Technology Prep for Hurricane

The beginning of September is when hurricanes head our way. As an island resident, we need to have an evacuation plan ready for our families and pets. This article is about preparing for a hurricane and resources available to you.

Here are four things you should do to prepare your technology:

First is data protection. You need to protect your data. For most of us if we lost our phone, we would not know anybody's phone number or any of our appointments. Make sure that your phone is backed up. If you are using an iPhone be sure that iCloud backup is turned on. If you are using an Android, make sure that you have it synced to your Google account and that you know the passwords to these accounts.

Second is backup. You need to make sure that your computer is backed up. This can be done with an external drive or to the cloud. I use both. If you back up to the cloud be sure that you know the login information.

Third is power. As we all know, our devices use a lot of power. If the electricity does not work, how are you going to use your devices? When you know that a storm is coming the best thing to do is to plug all of your devices in for charging. If you plan ahead when the power goes out, you can have several options to keep you devices charged. Most of us have a spare charging device for our phones. However if you are with out power for more than two days you could have an issue. A better long term solution is a solar. There are many options for this ranging from GOAL ZERO Guide 10 Plus Recharging Kit for $54.77 to the GOAL ZERO Sherpa 100 Recharger Kit for $600. My recommendation is to get one and try it out when you are at the beach or on your boat to make sure that it works before you are caught in a storm and need it.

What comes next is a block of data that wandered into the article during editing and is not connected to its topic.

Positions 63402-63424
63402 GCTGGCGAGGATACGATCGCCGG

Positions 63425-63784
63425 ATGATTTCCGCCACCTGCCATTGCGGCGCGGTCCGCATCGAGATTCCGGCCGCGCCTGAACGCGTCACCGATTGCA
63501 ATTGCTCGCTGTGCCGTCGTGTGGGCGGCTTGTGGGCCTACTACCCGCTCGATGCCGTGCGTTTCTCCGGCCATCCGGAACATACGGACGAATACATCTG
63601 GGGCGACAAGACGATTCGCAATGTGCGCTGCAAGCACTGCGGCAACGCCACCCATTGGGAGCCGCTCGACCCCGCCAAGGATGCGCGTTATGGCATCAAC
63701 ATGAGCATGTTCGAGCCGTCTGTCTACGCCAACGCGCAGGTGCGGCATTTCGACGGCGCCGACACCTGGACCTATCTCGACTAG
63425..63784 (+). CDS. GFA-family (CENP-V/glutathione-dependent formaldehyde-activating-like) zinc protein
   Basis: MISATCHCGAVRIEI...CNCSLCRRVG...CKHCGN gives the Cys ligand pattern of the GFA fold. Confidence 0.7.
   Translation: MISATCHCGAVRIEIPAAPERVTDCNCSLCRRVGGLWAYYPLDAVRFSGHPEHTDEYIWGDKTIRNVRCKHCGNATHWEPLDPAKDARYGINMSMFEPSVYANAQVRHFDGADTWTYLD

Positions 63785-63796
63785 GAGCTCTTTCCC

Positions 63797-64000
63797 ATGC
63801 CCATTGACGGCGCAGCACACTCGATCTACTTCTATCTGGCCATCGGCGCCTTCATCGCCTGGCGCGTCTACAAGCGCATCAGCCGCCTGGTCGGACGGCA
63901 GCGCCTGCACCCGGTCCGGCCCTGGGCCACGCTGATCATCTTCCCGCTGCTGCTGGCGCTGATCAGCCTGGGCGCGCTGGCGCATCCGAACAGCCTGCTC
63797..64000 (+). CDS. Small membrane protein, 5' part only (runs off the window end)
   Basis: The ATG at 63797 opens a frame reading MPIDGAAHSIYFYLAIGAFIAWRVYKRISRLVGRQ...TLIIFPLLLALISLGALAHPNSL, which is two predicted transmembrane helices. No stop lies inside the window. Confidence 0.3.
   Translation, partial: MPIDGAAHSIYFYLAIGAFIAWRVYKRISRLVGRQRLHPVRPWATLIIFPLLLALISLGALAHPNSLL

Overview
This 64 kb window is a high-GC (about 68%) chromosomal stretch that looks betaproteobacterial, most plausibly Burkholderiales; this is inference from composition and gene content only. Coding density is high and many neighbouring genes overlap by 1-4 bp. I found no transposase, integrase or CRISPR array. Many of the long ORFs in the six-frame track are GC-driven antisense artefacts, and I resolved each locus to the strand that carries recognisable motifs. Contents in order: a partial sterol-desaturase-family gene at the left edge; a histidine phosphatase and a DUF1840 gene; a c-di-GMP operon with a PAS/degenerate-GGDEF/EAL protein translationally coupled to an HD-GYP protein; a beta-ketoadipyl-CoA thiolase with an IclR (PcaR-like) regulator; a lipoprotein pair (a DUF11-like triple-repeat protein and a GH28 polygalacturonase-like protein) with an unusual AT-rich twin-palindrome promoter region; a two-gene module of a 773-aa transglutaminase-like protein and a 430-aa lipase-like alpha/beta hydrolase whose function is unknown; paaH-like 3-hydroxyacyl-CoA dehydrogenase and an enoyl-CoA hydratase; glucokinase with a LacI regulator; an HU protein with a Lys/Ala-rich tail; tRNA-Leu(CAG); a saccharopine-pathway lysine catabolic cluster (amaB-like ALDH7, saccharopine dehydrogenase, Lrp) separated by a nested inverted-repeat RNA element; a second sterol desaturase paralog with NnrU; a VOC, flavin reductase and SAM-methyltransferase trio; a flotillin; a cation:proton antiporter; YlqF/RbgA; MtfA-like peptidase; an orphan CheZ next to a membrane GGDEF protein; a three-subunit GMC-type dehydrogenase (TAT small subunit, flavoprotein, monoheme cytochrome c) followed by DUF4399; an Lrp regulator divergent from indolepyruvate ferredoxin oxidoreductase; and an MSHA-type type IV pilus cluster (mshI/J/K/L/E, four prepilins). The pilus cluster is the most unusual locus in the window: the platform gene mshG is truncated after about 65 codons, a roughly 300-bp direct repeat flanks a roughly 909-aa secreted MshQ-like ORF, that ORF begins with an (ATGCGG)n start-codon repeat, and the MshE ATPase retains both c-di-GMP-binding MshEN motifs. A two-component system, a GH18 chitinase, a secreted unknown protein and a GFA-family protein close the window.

Fourth is communication. Before the storm arrives, your family and friends should know where you intend to be should the need arise to evacuate. They should also have phone numbers of the people around you. This form is a good guide. Even though the cell phone is not making or receiving calls, the text messaging may still work. The responses may be slow, but it has a better chance of working than a cell phone call. When you are sending messages it is best not to send pictures. Keep the communications to just a few lines at a time. "All OK. Send ice and rum".

Text people outside the area first. My brother lives in California and they have found that an earthquake will reduce texting within the affected area, but he can text me in FL and I can update everyone. Establish a point of contact outside the area and have that person be the hub for updates. You send one text to one person and they send it to everyone else.

Hopefully we will spend the rest of the hurricane season watching storms spin harmlessly in the water and not impact us on land.


Here are some helpful resources


If you need help with these are any other technology or security issues, please call or drop a line. (Before the storm of course).

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